This week's announcement that the 2014 F1 calendar will include a stop in Austria, without any obvious candidate for relegation from the current schedule, has raised concerns that the year looks set to creep above the existing 20-race ceiling.
Despite doubts surfacing about India and New Jersey, both Russia and Austria are due to join the calendar in 2014 and, although the number of races is not set in stone, with Bernie Ecclestone's views on the subject wavering between boasting about potential new venues and keeping a limit the teams are happy with, there was a degree of concern in Hungary on Friday when the matter of next year's schedule was raised.
“Any more than 20 would be very difficult for a small team to service,” Marussia team principal John Booth admitted, “We would start drifting into the area of having to have back-up crews, to rotate staff – and that obviously becomes very expensive.”
While it is to be expected that the sport's minnows – such as Marussia – would be opposed to expansion of the calendar, those supposedly at the other end of the financial scale also believe that there should be a limit.
“I think there is a consensus about doing 20 races and, like John said, anything more and you need to ramp-up the organisation,” Mercedes' Toto Wolff confirmed, “So, let's stick to 20 – I think it's a good number.”
shared similar views, with her own concerns over the return to increased personnel and possibly separate race and test teams that extra rounds would bring, but not everyone appeared concerned – and it wasn't necessarily the 'big' teams that shrugged off the possibility of expansion.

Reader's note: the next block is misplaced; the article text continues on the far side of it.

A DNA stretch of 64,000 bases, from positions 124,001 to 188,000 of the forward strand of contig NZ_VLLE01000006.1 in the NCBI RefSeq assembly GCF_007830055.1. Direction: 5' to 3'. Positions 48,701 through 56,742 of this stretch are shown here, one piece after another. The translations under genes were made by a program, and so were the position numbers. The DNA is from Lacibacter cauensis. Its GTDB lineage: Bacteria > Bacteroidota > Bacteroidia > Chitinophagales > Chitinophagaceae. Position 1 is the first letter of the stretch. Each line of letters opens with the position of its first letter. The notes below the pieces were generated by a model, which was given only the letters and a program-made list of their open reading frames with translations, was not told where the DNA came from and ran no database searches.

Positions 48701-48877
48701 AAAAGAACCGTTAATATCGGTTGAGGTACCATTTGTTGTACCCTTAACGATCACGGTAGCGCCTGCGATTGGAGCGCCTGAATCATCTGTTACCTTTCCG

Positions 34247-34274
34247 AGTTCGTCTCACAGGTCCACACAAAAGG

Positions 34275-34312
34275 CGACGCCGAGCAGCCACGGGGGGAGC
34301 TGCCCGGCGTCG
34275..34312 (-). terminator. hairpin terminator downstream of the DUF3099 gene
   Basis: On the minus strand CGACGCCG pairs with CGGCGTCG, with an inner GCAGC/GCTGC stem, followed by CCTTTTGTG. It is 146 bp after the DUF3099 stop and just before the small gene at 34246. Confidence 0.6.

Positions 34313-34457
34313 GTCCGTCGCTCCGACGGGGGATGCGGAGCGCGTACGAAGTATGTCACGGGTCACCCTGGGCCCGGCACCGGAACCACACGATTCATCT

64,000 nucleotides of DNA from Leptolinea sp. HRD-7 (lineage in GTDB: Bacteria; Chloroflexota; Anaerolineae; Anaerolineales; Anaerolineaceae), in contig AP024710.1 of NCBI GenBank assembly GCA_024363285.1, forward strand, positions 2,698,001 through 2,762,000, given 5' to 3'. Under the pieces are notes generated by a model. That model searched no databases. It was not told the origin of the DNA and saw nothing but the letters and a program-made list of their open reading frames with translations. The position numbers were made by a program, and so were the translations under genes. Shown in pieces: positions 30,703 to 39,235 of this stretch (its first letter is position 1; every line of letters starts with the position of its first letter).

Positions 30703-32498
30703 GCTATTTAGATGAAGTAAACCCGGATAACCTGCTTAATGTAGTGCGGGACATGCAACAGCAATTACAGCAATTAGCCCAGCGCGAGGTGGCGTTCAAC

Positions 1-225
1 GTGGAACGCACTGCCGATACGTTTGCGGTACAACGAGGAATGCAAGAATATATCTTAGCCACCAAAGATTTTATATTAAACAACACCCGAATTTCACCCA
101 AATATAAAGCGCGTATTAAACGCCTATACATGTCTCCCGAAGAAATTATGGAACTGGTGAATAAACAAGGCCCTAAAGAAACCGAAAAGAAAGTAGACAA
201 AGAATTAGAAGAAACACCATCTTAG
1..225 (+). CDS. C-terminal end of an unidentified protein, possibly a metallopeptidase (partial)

“I'm happy with as many races as Bernie can organise - because we are a race
team,” Toro Rosso's Franz Tost insisted, “If it's 22, it's 22; if it's 24, it's 24. I'm happy to go everywhere: Monaco, Silverstone, Monza, Austria of course…. [But] we need to have more races in Europe, not just to go overseas.”
Perhaps more surprisingly, Caterham's Cyril Abiteboul also appeared in favour of increasing the number of races, provided the F1 product wasn't diluted in the process.
“I tend to agree with Franz,” he confirmed, “If you look at other models, other series, in particular in North America, you see that the number of races is almost irrelevant.
“I think we need to know the right model between exclusivity – making our show a bit exclusive so that we do not saturate an audience about F1 – and making sure we are here for a sufficient period of time. And then I guess the economics can be done in such a manner that every outfit can cope with that. I guess it would mean proper preparation and, in that respect, it would be good to get some confirmation about the calendar for next year before talking about expanding. In that respect, I think more notice, more lead-time in the preparation, would be welcome to know where they are.”